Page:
What a spicy question! I think yes, because encryption reduces the power of the government, and anyone with power will easily want to take it back – although not everyone will go that route. So I think it’s inevitable that some governments in some places will try to kill cryptocurrencies. As for which government and how far they took it – who knows? That’s a movie, right there. I think some people will take it wholeheartedly and try to make it fly, especially those with volatile currencies. But for now, it’s too early to assume. The incredible thing about cryptocurrencies is that it has the potential to decentralize power and spark troubled economies. Like any other technological innovation, it has good and bad. It all depends on how people use it, and I want to move in that direction, which is why I chose to invest in this area.

4 — What were you like in high school?

Very confused, but I made it! I graduated high school for three years because my mom and I made a deal that if I graduated earlier, I could be an actor in my fourth year instead of going to school. I was also expelled from two schools in my freshman year because I was underperforming, so I ended up going to night school, and then I realized I wanted to change my behavior. I made another deal with my mom, if I had a 4.0 GPA in my sophomore year, I wouldn’t have to go to school on Mondays, and I did.

I love rap and hip hop culture, and I’m very into punk music (my roots are in Orange County). I am happy with my social presence and the number of friends I have. My little sister walks everywhere with me. She was three years younger than me and was my partner in crime.

I had about 30 jobs in high school because if I didn’t like something, I quit. The only job I got fired was Denny’s, and my favorite job was the perfume spray girl at Bloomingdale’s. I come from a wealthy family, but they lost all their money later. In high school, I still wanted to live the life I grew up with, so I definitely had a crook mentality and went my own way. I probably slipped through a few crimes.

5 — Think of a favorite poem or song lyrics, what is it and why does it speak to you?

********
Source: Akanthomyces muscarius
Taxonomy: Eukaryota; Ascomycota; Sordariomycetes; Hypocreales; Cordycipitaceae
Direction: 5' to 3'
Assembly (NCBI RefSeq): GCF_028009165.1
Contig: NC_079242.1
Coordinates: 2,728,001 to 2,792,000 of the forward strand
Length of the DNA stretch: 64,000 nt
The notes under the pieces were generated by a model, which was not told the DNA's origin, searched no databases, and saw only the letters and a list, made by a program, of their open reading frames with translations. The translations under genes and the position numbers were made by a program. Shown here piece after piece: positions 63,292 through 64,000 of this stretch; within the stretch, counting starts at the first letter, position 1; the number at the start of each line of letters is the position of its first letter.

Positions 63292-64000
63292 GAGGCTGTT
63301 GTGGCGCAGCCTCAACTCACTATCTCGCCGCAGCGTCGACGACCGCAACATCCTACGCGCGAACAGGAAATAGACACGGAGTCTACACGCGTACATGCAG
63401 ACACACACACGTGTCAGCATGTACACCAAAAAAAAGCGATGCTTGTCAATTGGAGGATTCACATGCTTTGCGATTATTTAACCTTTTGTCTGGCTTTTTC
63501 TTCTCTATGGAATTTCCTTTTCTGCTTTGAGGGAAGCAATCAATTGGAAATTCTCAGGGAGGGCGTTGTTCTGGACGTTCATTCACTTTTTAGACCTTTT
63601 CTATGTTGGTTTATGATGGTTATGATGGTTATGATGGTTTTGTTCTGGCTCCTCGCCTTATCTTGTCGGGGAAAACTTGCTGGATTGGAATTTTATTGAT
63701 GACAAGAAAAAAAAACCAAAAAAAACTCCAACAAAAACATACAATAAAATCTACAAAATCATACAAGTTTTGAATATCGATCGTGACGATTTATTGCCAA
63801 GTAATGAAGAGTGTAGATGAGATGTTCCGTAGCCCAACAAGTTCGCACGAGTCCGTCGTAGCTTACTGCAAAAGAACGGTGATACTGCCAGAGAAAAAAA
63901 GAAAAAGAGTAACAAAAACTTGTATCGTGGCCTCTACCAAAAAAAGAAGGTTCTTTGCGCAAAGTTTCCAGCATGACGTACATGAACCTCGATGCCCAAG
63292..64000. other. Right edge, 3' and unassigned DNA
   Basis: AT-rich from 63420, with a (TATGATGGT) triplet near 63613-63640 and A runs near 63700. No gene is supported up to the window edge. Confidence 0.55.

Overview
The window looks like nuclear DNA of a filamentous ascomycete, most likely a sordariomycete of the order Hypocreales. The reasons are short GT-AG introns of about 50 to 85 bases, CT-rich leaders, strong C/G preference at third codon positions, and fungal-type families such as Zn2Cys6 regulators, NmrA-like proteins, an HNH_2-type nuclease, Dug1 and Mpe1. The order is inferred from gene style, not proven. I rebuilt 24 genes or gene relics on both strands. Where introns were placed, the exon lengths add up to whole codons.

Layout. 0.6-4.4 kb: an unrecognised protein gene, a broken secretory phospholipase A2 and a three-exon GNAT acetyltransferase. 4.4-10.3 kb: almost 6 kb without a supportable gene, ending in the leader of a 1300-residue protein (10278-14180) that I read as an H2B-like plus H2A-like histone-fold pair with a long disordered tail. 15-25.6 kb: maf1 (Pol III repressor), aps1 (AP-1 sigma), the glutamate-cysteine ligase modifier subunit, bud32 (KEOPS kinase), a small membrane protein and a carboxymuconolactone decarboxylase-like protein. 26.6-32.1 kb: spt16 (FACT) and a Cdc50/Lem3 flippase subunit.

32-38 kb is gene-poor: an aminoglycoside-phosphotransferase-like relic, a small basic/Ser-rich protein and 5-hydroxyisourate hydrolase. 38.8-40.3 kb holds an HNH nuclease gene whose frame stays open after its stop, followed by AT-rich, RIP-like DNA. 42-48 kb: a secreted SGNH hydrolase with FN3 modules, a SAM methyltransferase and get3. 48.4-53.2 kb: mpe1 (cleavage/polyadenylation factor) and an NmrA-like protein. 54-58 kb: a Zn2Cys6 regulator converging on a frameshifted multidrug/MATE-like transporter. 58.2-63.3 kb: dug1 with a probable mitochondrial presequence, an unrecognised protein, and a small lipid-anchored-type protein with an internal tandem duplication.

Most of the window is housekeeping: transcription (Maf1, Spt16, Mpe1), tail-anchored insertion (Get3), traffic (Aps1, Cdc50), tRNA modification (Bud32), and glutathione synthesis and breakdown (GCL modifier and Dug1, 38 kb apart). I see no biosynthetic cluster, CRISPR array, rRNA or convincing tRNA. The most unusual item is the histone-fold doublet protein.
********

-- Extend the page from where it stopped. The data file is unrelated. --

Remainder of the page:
Two came to mind. The first is that “only boring people get bored”. This is my philosophy of life. I really believe that most people will be captains of their own boats, so if you’re bored, go for it.

The second is really any line in the movie Royal Tenenbaum -Two of my personal favorites are: “Did you say you were eating mescaline?” “I did. Very much,” and “I had a rough year, Dad.”

It’s such an honest, humble and creative film. I’ve watched it 100 times and always seem to find something new. The pursuit of individuality, creative risk – all characters take creative risk – and building character is something I’m drawn to.

6 — What is the book that has influenced you the most and why?

I would say pride and Prejudice. My grandmother actually gave me the original copy of the book. This is the first novel I read in high school. I was a very avid reader as a kid, and this is one of the most mature works I can remember reading at that age. To me, it’s about the power of women and the unique traits we have and how much empowerment we have in this world. These characteristics are also different from men. It helped me realize that I was a different person than my father or anyone else, but how could that be powerful. I used to read it every year. I also love that they are all sisters and that energy.

The aspirations of the young, ambitious blockchain community:

If I share my wish, it may not come true!